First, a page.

Thanks again for taking time to read my deconversion story. I hope that something I said has helped. If not, maybe in the entries to come. Today I am going to write about one of the most difficult periods of my life: my first year out of the United Pentecostal Church.
My wife and I left the UPC and started attending a non-denominational charismatic church. But this was no ordinary non-denom: it used to be a UPC church. So the church was full of people in the same boat as us: people trying to come to terms with what they believed. Sure, there were new members that weren’t ex-UPC, but they were in the minority. Those of us who were ex-UPC had a varying array of beliefs. Some, like us, held to all the UPC doctrine, less the “dress codes.” Others had come to see the eisegesis and bad hermeneutics of the UPC, and had therefore moved away from its doctrine altogether. I could spend a lot of time discussing doctrine at this point and why it was so important, but that would probably bore most and confuse some. Suffice it to say that, even within this great new setting, the “us vs. them” attitude was alive and well.
It just so happened that the pastor resigned the day we started attending. In the coming weeks, another man would step in. It was with this man and his wife that my wife and I formed a bond. We became the closest of friends, and I threw myself into his vision and ministry. I played the drums, I taught bible classes, I did administrative work. While I wasn’t the assistant pastor, I am quite comfortable in saying I was his right-hand man.
One of the great things he did was persuade me to question what I believed and why. He introduced me to several great preachers and teachers, one of whom was, ironically, John MacArthur (if you’re unsure as to why that’s ironic, I’ll get to it next time). I was the first man to be ordained under his ministry (as with my last pastor). It seemed like we were destined to serve together. And then, a mere eight months after we arrived, it happened.
One morning, my wife and I were lying in bed and talking. I was off work that day (it was a Tuesday, I think). An idea popped into my head: wouldn’t it be nice for my wife and the pastor’s wife to get together for lunch? My wife liked to get together with people, but she wasn’t the type to ask (still isn’t), and so I decided to do it for her. I then sent a text that would forever change my life. I texted the pastor’s wife and asked her what she was doing for lunch. Shortly thereafter, she responded with something like, “Bro. Beeson, you should know better than to text a married man’s wife and ask her out to lunch.”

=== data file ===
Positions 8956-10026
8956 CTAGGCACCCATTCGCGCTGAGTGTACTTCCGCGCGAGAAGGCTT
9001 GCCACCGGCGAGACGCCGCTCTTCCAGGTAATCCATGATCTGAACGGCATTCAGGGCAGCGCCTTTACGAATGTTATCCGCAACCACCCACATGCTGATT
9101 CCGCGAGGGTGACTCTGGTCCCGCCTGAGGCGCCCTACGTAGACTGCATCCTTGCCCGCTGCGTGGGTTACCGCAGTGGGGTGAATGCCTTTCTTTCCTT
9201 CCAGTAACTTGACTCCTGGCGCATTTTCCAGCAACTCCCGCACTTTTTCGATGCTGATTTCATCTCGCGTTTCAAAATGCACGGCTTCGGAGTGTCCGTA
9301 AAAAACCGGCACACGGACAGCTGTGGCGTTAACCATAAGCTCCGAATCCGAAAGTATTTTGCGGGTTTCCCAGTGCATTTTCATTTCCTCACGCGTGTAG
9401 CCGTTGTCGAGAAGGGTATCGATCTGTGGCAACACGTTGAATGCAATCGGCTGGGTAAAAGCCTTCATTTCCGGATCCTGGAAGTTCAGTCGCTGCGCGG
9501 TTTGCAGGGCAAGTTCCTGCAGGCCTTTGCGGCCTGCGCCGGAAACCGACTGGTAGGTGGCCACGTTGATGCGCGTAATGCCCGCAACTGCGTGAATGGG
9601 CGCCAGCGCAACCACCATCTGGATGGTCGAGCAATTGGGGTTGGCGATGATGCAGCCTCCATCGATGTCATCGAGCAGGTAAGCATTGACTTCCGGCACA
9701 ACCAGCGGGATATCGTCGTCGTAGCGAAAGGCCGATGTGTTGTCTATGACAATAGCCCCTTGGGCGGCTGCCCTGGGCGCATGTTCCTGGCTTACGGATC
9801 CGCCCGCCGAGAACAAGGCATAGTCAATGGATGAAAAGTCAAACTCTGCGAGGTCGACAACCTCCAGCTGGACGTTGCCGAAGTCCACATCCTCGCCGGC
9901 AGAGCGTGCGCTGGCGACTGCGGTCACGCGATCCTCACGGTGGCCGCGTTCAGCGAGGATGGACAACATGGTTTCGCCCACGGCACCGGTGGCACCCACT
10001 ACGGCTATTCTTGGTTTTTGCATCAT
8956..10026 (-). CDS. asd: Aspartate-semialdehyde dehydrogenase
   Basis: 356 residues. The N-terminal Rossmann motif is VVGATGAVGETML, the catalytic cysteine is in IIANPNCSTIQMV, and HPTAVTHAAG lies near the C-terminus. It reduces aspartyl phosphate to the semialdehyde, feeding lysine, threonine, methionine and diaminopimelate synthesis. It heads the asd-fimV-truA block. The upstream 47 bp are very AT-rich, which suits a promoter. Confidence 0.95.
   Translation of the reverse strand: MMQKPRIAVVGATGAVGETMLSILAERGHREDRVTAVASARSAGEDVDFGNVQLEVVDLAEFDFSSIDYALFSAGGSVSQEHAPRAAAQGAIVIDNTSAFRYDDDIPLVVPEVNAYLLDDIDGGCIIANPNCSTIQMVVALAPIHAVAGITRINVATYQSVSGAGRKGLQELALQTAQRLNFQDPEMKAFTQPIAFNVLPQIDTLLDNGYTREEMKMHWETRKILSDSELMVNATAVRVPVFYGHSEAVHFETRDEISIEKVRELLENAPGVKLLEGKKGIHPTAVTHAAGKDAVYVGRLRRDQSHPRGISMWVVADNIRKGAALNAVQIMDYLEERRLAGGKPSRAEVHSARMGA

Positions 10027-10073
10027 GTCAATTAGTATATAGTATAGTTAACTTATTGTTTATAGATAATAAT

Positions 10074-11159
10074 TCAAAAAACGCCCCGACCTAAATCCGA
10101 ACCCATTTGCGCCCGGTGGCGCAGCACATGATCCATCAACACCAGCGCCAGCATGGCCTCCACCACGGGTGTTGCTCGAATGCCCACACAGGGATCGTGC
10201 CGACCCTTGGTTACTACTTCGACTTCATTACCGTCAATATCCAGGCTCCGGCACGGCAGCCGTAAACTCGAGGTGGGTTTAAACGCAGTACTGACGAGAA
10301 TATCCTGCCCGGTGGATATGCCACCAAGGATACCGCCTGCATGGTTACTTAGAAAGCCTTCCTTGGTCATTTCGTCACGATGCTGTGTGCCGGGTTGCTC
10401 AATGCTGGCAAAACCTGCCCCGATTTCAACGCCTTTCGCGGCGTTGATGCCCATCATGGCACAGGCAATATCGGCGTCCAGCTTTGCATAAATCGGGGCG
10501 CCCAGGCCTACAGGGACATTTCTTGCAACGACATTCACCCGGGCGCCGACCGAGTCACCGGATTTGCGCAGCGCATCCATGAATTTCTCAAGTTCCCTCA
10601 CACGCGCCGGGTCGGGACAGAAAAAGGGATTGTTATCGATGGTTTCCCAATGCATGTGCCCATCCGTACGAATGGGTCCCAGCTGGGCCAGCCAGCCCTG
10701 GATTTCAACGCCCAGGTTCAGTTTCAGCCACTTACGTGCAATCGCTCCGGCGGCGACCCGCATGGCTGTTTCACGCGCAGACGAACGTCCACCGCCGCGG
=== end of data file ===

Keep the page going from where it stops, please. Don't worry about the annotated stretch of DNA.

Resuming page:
I stared at that response in unbelief. I wondered if she were joking. Here I was, with my wife right next to me, trying to get them to go eat together and have fun. But she thought I was trying to hit on her. Now, the whole idea may seem ludicrous to some, but we were all in the UPC, and the UPC has very strict rules about male-female relationships. I quickly went from stunned to pissed, as did my wife. The pastor called me not long after and chewed me out for my “inappropriate behavior.” I tried to defend myself, but he wouldn’t listen. The whole thing was like a bad dream. I couldn’t believe what was unfolding before me. Over the next several days, the pastor and I exchanged many long texts. I thought I was being unjustly accused and attacked; he thought I was covering up a serious problem. He offered to discuss the matter with me in person…in his office, along with several key church members. One of these members claimed she had “sensed” there was something off about me. (On a side note, I would be vindicated years later when the pastor came to realize this “prophetess” was as full of shit as I declared her to be). I had done nothing wrong, and I didn’t think I should have to appear before a jury (so to speak) to clear my name. Within a week, I turned in my keys and laptop, and my wife and I left.
There we were, less than a year after having left the UPC, and we were about to have to look for another church…again. As I said before, it was like a bad dream. We couldn’t believe it was happening. To this day, it still doesn’t make sense. We were hurt, confused, angry, and so much more. We lost all trust in people and churches. I still have a difficult time trusting people, and this event happened five years ago. I’ve not been the same since, and I don’t think I will ever be completely healed of that pain.
I had been studying Calvinism for a month or so by then, so I wanted to give a reformed Baptist church a try, despite their completely different style of…well, everything. My wife didn’t want that, and so we went to a small charismatic church for a few months. It was far out there doctrinally, much like the church I attended in my teens. This proved to be too much for the both of us, so we left the week of Easter and began attending a reformed Baptist church. So much change in so little time.
Thanks again for your time. In my next entry, I’ll discuss my years in the reformed Baptist church and what led me to leave the church altogether.